7 Replies - 815 Views - Last Post: 05 March 2015 - 07:11 AM

#1 Christopher.Burkhouse   User is offline

  • New D.I.C Head

Reputation: 1
  • View blog
  • Posts: 20
  • Joined: 03-March 15

CSSLint, and why I dislike it. Am I wrong?

Posted 04 March 2015 - 08:29 PM

Hey guys, I have a few questions to ask!

I've been coding in HTML, CSS, JS, and so on for a while now. Well, CSSLint makes some great points, but also some harmful points in my opinion. I've read some articles which back up some of my stances, but tell me what you all thing!

1. Disallow IDs in selectors
Why does CSSLint hate on ID tags?
https://github.com/C...Ds-in-selectors

Quote

However, IDs have a downside: they are completely unique and therefore cannot be reused. You could potentially style every element on your page with an ID selector but you would lose a lot of the benefit of CSS in the process.


This isn't necessarily a BAD thing, is it? I use IDs for unique one time only features such as header/footer info that is unique and only used once. I do use classes a LOT, but it seems like they implement this rule since some users overuse IDs. Therefore, they should NEVER be used. They treat IDs like high school English teachers explain the word 'and.' Believe it or not, it is okay to start a sentence with 'and,' but lots of students were overusing the rule (since it should be used scarcely). As a result, lots of high schools figured it was best to say a sentence should simply never start with the word 'and.' What do you guys think?

2. Disallow outline:none
CSSLint argues that outline:none should be allowed since browsers use it for accessibility. It allows users to know where the focus is. If you select a checkbox, you get a focus line of 1px. Some users do not want this focus, therefore remove it. Well, CSSLint tags this! Preference should not define a standard. It's a feature to allow flexibility. I understand the reasoning behind CSSLint's dislike towards this tag, but feel telling coders it should NEVER be used is wrong.
https://github.com/C...-outline%3Anone

3. Disallow @import
At first I was torn, but I just feel like the reason not to allow @import isn't great enough to not allow it. I mean... is it going to slow performance drastically? Maybe I'm missing something here but it seems like a silly rule.
https://github.com/[email protected]

Just three reasons that got me originally disliking CSSLint and what I feel is spreading incorrect standards. Am I wrong to feel this way though? Please let me know, I'd love to know what you all feel, and if you have anything to add (:

-Chris

View PostChristopher.Burkhouse, on 04 March 2015 - 08:25 PM, said:

2. Disallow outline:none
CSSLint argues that outline:none should be allowed since browsers use it for accessibility.


I meant to say shouldn't, sorry about that! I can never find the edit button on this website, am I missing it?

Is This A Good Question/Topic? 0
  • +

Replies To: CSSLint, and why I dislike it. Am I wrong?

#2 macosxnerd101   User is offline

  • Games, Graphs, and Auctions
  • member icon




Reputation: 12769
  • View blog
  • Posts: 45,954
  • Joined: 27-December 08

Re: CSSLint, and why I dislike it. Am I wrong?

Posted 04 March 2015 - 08:40 PM

Quote

I meant to say shouldn't, sorry about that! I can never find the edit button on this website, am I missing it?

Dormilich answered your question on that here, post 18.
Was This Post Helpful? 1
  • +
  • -

#3 Christopher.Burkhouse   User is offline

  • New D.I.C Head

Reputation: 1
  • View blog
  • Posts: 20
  • Joined: 03-March 15

Re: CSSLint, and why I dislike it. Am I wrong?

Posted 04 March 2015 - 10:28 PM

Ah he did. For some reason I misread that as a 15min give/take time limit, rather than post count. Sorry for repeating myself. My post count is probably the culprit then :P/>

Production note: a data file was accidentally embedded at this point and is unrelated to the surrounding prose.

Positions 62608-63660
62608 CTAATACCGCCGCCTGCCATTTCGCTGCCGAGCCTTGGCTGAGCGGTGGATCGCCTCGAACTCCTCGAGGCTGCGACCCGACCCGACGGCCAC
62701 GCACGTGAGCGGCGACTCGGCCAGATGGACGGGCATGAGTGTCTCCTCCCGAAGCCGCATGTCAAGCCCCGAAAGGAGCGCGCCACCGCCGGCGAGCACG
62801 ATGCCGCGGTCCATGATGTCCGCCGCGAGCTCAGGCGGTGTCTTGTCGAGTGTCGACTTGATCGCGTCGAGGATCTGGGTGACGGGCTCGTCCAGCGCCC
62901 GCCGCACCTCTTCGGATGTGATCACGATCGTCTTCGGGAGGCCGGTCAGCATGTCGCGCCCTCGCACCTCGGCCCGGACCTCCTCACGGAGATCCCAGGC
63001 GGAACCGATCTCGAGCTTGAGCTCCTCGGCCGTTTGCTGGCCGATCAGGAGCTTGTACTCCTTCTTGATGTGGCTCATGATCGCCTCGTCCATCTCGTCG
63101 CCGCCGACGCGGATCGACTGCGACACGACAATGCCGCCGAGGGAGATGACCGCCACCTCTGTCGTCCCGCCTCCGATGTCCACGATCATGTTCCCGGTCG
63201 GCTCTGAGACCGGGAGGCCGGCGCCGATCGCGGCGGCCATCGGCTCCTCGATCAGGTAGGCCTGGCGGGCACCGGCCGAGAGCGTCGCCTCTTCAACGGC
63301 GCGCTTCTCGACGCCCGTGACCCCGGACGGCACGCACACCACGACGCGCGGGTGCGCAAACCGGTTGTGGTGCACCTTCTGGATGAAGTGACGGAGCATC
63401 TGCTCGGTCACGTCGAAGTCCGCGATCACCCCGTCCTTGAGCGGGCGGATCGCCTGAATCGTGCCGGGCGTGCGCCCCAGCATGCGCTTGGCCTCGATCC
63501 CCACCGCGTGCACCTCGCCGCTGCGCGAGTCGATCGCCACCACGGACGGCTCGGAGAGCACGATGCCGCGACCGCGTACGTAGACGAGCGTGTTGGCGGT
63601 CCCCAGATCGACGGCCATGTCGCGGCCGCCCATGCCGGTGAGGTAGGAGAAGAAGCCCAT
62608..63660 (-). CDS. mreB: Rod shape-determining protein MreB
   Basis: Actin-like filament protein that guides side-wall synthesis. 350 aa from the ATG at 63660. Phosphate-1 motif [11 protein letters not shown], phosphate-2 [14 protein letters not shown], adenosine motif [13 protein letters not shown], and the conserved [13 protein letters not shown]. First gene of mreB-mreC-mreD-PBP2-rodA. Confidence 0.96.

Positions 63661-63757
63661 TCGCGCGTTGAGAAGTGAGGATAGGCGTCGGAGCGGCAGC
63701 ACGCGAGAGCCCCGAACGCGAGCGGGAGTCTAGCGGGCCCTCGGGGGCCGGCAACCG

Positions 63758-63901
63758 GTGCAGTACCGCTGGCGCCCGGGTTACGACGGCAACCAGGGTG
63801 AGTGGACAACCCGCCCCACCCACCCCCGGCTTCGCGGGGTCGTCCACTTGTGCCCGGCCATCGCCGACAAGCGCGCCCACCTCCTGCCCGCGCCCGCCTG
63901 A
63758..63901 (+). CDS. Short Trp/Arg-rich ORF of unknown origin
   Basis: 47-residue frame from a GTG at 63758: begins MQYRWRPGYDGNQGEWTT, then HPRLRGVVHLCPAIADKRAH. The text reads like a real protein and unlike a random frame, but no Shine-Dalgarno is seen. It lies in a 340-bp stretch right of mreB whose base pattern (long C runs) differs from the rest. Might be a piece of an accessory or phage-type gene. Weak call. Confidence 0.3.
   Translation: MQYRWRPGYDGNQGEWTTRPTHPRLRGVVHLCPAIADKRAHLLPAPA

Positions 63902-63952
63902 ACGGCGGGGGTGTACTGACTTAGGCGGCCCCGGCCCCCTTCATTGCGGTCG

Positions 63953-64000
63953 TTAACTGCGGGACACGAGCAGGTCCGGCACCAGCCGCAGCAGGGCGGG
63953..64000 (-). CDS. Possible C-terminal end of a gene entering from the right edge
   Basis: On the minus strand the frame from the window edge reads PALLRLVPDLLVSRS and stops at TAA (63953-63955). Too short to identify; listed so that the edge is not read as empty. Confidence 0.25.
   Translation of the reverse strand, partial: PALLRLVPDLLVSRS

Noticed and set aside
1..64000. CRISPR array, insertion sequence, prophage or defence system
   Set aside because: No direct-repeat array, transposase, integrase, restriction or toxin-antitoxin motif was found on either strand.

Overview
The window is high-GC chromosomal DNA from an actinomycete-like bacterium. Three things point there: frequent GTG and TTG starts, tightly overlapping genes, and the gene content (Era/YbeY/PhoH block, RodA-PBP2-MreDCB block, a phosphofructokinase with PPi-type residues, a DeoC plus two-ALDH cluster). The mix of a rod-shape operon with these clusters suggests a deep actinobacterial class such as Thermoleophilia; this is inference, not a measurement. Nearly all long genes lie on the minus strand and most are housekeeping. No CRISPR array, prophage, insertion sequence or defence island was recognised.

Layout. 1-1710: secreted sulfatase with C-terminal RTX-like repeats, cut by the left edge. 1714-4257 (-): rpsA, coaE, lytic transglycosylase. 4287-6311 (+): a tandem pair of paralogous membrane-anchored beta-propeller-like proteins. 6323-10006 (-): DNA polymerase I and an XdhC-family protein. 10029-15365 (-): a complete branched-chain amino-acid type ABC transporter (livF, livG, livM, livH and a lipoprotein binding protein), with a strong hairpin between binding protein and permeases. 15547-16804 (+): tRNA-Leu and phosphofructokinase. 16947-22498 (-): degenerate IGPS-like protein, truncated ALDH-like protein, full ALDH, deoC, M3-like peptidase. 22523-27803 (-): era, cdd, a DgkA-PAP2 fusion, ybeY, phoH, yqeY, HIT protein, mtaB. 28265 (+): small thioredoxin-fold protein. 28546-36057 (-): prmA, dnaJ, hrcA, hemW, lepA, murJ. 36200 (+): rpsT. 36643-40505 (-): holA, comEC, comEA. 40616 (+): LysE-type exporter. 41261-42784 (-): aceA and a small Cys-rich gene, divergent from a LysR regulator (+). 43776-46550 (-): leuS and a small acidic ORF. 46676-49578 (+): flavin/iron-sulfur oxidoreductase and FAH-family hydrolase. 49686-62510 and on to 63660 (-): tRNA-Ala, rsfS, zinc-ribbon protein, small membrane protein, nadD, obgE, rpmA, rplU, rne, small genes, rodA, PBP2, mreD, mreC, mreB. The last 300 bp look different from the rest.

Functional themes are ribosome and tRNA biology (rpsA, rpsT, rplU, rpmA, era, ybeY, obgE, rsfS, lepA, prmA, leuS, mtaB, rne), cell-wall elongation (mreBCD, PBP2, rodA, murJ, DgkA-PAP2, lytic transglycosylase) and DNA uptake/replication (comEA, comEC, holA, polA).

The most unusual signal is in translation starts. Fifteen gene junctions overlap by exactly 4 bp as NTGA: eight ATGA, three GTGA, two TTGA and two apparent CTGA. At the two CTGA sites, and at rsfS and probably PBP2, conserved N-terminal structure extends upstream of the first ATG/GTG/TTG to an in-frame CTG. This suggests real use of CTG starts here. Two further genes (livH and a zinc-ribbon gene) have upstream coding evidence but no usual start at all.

This post has been edited by Dormilich: 05 March 2015 - 01:21 AM

Was This Post Helpful? 0
  • +
  • -

#4 ge∅   User is offline

  • D.I.C Lover

Reputation: 319
  • View blog
  • Posts: 1,335
  • Joined: 21-November 13

Re: CSSLint, and why I dislike it. Am I wrong?

Posted 05 March 2015 - 01:25 AM

I think you shouldn't use id selectors for containers if you can avoid it. It's not well explained in the documentation but it has to do with rules priority in CSS : the more specific a selector is, the more important it is.

Take this example

<div id="foo">
   <p>blablabla <a>bliblibli</a> blobloblo</p>
   <p class="bar">blablabla <a>bliblibli</a> blobloblo</p>
</div>



Imagine you have set the following rule in your CSS

#foo a {
   color: red;
}



then you want to set that rule for links contained in .bar

.bar a {
   color: blue;
}



It won't work ! Because there is nothing more specific than an id attribute since it uniquely define an element.

So you'll have to write the following

#foo .bar a {
   color: blue;
}



or

.bar a {
   color: blue !important; /* don't do that */
}



The more you use id selectors, the more you need them. If you're not cautious, you will end up prefixing a very big part of your code in order to manage priority, making your CSS a lot less flexible : if you then want to apply some of the rules for another container, you can't do it without having to duplicate code or use coma separated selectors, making your already complex selectors even more twisted and long...

I don' think you should ban id selectors altogether but it's nice to have a warning when you use them because you should always wonder "can this be applied to other elements ?". I know I usually style elements container by container (I also use SCSS nesting a lot), so using id selectors OR very specific selectors when it's not required is very likely to create such a snowball effect.

-

Concerning outline : none. Really, if you don't provide a replacement style its a VERY BAD practice. The purpose of the web is to make content accessible to the user, if someone with mechanical disabilities cannot navigate with his keyboard on your site it's simply wrong. You can use the same style as the :hover selector (don't use JS tricks to defocus stuff because it's even worse for accessibility, obviously). You can add a class in JS on mouseout if you want - I know it's not great but accessibility is more important than anything.
Was This Post Helpful? 0
  • +
  • -

#5 Christopher.Burkhouse   User is offline

  • New D.I.C Head

Reputation: 1
  • View blog